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Bubble compression and condensation in single component co-current downflow

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Title: Bubble compression and condensation in single component co-current downflow
Author: Chang, Ian I.
Degree: Master of Applied Science - MASc
Program: Mechanical Engineering
Copyright Date: 1986
Issue Date: 2010-07-08
Publisher University of British Columbia
Series/Report no. UBC Retrospective Theses Digitization Project [http://www.library.ubc.ca/archives/retro_theses/]
Abstract: In an investigation of the process termed hydraulic vapour compression (HVC), a photographic study of bubble compression and condensation rates in single component co-current downflow has been performed. Supplemental to the photographic study, measurements of the deliverable mass flowrates of the HVC process were also carried out. The downward flow of a gas and liquid mixture, as occurs in the HVC process, results in the compression of the gas phase because of the increasing hydraulic pressure. Bubble compression heating provides the driving temperature difference for both heat and mass transfer to occur. The minimization of the transfer processes is desirable to ensure a high compression efficiency. Experiments were carried out using near saturated Freon-11 in a 2.54 cm I.D., 1.7 m long glass downcomer. Bubbles were filmed during travel along the downcomer. Histories of the decrease in individual bubble size were determined from silhouette traces obtained from sequenced single frames selected from the exposed films. Bubble volumes and surface areas were inferred by numerically revolving digitized images of the traces about their principal centroidal axes. The inferred volumes and surface areas provided the basis upon which heat and mass transfer rates were calculated. Delivered vapour mass flowrates were measured by hot film anemometry. Results showed that mass condensation rates increased along the length of the downcomer. Local external Nusselt numbers used to characterize the transfer processes at the bubble wall, ranged from 0.1 to 16. The deliverable mass flowrates achieved by the HVC process were found to be comparable to those produced by the well known process of hydraulic air compression.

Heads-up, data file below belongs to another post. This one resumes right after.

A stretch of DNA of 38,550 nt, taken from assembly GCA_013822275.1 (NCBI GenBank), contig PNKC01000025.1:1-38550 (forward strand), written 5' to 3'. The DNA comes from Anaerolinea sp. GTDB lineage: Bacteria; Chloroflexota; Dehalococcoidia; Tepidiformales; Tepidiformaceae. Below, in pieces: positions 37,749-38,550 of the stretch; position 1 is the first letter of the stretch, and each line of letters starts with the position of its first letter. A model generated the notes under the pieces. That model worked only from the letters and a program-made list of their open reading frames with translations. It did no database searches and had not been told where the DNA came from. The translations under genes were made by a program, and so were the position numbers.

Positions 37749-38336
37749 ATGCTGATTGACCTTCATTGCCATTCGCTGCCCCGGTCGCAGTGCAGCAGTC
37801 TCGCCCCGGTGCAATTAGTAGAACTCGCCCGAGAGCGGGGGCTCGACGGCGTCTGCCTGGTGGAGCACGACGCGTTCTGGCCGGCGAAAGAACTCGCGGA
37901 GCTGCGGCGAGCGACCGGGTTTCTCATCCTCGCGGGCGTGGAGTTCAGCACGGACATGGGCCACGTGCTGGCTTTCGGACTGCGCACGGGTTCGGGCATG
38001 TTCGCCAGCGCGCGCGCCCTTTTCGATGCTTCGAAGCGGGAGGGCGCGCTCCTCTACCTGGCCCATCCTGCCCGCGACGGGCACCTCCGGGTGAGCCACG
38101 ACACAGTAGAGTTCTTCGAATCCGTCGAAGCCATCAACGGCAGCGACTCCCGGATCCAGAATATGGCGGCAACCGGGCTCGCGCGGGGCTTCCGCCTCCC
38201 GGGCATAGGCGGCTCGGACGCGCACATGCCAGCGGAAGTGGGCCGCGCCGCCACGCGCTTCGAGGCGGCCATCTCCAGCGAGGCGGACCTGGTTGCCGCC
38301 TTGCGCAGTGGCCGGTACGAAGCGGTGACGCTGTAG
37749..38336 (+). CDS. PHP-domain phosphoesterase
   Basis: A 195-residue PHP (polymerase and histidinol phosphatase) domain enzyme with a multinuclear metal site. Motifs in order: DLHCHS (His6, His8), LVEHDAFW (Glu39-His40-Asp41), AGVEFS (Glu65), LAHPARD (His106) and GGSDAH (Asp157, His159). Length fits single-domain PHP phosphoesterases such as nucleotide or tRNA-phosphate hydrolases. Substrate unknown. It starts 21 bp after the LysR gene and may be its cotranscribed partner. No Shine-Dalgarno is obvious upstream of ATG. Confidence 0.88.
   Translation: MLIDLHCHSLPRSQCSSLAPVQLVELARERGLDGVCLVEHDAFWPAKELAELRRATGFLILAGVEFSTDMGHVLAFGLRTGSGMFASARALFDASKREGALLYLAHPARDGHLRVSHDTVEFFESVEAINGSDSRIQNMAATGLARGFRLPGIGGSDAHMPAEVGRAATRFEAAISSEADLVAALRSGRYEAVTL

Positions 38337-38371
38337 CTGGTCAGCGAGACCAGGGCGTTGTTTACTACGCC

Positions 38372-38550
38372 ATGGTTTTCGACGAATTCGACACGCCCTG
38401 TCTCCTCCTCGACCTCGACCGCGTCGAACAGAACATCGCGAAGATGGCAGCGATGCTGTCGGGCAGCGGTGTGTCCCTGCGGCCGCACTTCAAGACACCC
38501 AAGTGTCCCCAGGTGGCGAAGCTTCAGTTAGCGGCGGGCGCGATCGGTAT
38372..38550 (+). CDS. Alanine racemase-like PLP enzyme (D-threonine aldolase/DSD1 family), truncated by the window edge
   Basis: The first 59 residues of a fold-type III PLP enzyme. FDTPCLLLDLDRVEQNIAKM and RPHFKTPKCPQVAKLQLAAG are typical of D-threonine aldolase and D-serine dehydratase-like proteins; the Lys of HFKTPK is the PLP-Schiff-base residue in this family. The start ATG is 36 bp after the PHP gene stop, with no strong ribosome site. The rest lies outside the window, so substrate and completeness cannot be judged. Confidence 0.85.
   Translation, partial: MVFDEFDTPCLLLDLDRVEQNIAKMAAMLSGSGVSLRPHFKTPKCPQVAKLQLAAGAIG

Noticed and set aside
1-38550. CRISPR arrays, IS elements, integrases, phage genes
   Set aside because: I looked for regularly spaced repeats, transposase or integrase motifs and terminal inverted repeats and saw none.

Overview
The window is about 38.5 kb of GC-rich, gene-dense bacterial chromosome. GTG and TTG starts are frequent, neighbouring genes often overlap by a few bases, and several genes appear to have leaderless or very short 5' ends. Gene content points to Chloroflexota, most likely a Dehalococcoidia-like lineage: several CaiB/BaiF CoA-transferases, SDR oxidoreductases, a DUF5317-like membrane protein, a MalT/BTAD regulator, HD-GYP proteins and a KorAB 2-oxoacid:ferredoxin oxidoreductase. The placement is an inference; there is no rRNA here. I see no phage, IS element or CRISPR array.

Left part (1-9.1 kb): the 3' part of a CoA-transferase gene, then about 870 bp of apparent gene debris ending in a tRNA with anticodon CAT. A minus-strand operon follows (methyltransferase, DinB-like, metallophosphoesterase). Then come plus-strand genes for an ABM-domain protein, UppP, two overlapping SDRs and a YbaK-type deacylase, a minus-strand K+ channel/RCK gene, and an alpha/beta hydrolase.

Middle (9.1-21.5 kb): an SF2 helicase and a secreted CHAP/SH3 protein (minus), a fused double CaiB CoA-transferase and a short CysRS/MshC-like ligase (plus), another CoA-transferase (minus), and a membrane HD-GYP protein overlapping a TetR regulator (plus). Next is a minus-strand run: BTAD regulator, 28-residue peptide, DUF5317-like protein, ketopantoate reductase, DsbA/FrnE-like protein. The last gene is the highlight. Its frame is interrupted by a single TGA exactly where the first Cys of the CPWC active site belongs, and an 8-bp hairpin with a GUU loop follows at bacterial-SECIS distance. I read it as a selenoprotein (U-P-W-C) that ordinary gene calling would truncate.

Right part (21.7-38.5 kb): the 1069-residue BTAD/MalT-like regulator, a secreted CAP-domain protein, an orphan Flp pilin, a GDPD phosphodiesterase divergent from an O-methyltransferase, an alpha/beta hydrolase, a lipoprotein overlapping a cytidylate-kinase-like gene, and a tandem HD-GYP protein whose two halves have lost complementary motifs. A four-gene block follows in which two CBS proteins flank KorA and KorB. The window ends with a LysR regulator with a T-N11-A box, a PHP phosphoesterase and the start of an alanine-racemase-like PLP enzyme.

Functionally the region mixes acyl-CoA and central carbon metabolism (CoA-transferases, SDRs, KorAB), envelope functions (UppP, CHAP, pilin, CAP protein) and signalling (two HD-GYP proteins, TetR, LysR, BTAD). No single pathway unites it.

Affiliation: Applied Science, Faculty of
URI: http://hdl.handle.net/2429/26223
Scholarly Level: Graduate

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